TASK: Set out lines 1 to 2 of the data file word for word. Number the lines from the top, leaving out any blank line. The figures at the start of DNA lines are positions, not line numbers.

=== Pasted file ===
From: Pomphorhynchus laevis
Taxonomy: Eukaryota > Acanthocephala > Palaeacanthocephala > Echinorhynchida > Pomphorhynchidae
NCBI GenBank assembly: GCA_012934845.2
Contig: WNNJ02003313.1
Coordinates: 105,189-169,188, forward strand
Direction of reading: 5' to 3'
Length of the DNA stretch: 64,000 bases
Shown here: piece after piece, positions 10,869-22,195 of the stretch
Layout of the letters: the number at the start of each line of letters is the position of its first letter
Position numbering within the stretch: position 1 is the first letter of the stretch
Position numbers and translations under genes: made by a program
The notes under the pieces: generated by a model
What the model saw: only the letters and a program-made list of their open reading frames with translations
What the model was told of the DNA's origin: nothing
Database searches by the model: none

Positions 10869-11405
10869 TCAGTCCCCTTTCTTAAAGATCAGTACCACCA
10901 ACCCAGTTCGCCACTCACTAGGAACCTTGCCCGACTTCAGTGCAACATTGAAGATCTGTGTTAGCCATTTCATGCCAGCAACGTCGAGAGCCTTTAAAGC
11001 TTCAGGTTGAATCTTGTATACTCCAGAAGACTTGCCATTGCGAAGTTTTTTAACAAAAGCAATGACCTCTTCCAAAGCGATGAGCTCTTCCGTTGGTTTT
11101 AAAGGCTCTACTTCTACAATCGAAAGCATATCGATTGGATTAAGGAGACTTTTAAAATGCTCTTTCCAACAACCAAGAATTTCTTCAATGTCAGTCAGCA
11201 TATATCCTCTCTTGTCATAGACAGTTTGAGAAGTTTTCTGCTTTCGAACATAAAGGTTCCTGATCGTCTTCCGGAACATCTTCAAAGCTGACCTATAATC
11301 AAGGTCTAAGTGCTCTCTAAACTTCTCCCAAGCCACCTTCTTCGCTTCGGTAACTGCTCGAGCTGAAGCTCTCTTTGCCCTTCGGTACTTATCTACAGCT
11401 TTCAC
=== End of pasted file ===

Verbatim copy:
From: Pomphorhynchus laevis
Taxonomy: Eukaryota > Acanthocephala > Palaeacanthocephala > Echinorhynchida > Pomphorhynchidae